He named a figure that had Polly’s jaw dropping, then snapping shut.
“I’ll need a solicitor,” she said, “and I want to set up a trust, for Allie.”
He had not anticipated this, but he should have. “Sara and Beck provide for her very well, and the first person you should be looking after is yourself.”
“I am Allie’s only aunt, the person with whom she shares artistic talent. The wealthy, famous, and all-that-other-nonsense-you-said P. Hunt can dote on her niece.” Polly wasn’t a tall woman, but when she rose, she had an imposing presence. Whereas her sister, Sara, was tall with flame-red hair and lithe curves, Polly was a smaller package, her hair a dark auburn and her curves—like her nose—more pronounced.
“Allie is part of the reason I’ve scheduled your first commission down by Portsmouth,” Tremaine said, dodging the issue. Polly was Allemande’s aunt, and Tremaine was her uncle—he knew well the urge to spoil the girl.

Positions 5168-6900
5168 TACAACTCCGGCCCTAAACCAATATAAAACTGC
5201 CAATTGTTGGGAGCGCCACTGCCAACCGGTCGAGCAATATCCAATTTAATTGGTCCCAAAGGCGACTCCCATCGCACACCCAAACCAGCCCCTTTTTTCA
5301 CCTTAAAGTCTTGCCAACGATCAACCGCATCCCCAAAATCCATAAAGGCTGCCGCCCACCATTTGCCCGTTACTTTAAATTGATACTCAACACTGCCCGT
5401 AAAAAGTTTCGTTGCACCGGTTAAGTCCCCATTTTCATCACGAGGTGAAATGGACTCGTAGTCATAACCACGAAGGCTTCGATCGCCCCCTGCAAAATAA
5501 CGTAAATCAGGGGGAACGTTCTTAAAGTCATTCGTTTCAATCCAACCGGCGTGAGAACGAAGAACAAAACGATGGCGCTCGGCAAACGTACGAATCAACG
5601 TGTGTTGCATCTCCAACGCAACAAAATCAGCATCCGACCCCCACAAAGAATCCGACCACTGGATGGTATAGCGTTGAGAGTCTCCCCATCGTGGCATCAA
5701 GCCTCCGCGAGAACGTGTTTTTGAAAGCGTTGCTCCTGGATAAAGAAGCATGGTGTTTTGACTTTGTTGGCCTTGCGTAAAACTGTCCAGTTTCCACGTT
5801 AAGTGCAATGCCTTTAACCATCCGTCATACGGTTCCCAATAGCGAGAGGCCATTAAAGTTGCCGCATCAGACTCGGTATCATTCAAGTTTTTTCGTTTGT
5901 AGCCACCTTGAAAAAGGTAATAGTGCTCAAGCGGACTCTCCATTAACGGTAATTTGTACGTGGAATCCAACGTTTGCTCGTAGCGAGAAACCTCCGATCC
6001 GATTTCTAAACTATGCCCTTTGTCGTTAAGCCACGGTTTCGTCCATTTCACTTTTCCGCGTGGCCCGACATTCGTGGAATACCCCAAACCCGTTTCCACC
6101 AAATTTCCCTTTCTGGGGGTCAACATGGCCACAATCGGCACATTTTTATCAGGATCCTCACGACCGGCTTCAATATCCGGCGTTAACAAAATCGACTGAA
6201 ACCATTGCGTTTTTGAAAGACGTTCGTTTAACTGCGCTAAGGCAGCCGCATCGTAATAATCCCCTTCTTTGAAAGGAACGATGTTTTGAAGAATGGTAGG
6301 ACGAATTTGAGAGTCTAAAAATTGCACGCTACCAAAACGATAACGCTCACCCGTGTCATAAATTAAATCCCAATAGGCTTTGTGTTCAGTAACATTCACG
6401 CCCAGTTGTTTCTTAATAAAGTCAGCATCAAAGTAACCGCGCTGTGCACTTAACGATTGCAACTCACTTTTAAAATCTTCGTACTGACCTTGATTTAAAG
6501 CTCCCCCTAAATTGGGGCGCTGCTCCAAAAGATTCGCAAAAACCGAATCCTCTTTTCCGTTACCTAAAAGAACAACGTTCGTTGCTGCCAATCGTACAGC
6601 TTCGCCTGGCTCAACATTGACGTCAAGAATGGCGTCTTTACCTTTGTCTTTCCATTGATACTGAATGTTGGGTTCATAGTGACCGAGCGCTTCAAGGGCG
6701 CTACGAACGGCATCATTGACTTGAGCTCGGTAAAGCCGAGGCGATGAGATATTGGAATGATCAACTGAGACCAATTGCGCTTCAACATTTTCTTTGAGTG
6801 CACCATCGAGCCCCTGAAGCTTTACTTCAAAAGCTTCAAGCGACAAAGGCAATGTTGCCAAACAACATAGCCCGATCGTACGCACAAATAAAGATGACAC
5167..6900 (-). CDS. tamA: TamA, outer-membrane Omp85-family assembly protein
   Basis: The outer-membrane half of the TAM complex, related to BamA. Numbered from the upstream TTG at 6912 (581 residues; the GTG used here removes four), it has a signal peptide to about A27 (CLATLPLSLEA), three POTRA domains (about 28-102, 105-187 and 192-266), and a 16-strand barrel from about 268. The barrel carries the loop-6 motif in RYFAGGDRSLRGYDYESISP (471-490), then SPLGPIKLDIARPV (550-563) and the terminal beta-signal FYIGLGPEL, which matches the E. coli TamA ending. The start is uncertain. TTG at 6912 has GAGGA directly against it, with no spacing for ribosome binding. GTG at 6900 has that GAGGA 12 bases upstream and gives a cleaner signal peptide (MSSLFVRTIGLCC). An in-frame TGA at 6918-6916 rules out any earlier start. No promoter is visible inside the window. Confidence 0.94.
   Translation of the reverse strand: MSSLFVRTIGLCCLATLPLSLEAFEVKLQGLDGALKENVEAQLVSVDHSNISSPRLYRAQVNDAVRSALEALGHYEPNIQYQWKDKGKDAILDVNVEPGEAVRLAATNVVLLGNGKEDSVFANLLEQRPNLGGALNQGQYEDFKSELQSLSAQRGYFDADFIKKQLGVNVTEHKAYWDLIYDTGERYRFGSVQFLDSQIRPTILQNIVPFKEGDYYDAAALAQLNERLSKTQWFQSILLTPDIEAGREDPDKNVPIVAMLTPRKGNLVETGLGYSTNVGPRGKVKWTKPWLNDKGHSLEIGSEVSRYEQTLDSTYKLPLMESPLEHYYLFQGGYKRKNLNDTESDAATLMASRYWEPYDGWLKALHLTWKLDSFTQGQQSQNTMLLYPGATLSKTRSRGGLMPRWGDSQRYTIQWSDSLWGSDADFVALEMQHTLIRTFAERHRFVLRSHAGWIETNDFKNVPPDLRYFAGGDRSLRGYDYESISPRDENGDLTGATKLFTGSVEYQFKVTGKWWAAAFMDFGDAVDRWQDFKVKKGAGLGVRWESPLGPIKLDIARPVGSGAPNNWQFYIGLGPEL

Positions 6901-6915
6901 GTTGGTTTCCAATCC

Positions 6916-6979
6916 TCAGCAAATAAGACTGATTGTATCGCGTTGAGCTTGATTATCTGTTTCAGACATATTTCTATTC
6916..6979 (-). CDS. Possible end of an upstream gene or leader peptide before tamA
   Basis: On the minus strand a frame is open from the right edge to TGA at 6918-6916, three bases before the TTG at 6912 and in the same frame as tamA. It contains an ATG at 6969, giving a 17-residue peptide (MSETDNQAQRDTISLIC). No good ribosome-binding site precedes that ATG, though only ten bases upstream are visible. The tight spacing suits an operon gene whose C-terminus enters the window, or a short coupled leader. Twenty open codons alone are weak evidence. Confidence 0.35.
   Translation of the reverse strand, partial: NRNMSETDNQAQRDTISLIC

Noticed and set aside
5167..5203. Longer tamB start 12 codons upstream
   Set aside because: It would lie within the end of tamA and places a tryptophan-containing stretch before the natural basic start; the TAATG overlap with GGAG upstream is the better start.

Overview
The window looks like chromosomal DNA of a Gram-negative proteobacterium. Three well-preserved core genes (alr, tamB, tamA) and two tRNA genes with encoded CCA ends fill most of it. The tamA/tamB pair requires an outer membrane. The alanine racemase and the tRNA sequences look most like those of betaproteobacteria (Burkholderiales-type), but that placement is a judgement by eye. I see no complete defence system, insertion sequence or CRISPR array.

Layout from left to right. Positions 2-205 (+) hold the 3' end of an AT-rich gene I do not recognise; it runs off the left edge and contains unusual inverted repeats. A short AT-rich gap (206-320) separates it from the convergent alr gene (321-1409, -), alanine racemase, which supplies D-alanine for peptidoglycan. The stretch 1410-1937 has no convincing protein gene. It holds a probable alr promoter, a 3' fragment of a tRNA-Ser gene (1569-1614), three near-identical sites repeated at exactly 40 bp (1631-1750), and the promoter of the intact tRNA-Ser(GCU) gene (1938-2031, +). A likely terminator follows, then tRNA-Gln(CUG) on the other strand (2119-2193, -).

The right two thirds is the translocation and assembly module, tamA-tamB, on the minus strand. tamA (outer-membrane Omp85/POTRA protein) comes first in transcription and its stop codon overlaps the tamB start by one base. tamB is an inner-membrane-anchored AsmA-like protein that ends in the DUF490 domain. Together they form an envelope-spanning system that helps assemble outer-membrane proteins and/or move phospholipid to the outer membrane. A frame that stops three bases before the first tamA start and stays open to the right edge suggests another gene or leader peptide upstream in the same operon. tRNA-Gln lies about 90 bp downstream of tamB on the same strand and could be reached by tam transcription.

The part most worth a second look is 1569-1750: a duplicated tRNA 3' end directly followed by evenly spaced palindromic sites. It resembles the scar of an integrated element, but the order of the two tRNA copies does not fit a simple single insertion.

Polly leveled a stare at him that did not bode well for prevaricating males of any species. “A solicitor, Tremaine. The most shrewd, accomplished, expensive one you can find me.”
He poured himself more brandy. Since he’d undertaken to act as agent for Polly’s art, Tremaine’s consumption of spirits had risen while his quotient of restful sleep had diminished. “Worth Kettering is your man, if he’ll have you.”
She ceased her pacing near a small framed portrait of a dark-haired, dark-eyed young mother with a laughing infant on her lap. “Why wouldn’t he have me?”
“He’s selective about his clients, and his firm is much in demand. I use him, but I have for years, and it suited him at the time to have an errant French comte wandering his offices.”
“Half-French, half-Scottish,” Polly muttered. “This truly is a delightful painting, Tremaine. The brushwork is lovingly rendered, and the light wonderfully delicate. Will Mr. Kettering not take me on because I’m female, or because I’m an artist? Or will it be because I lack a title?”
“I’ll write him. I think he will take you on.”
She adjusted the angle of the frame minutely. “Why?”
“Because you need him.” And Kettering had not a chivalrous streak, but a chivalrous quirk, such that Polly’s circumstances would appeal to him.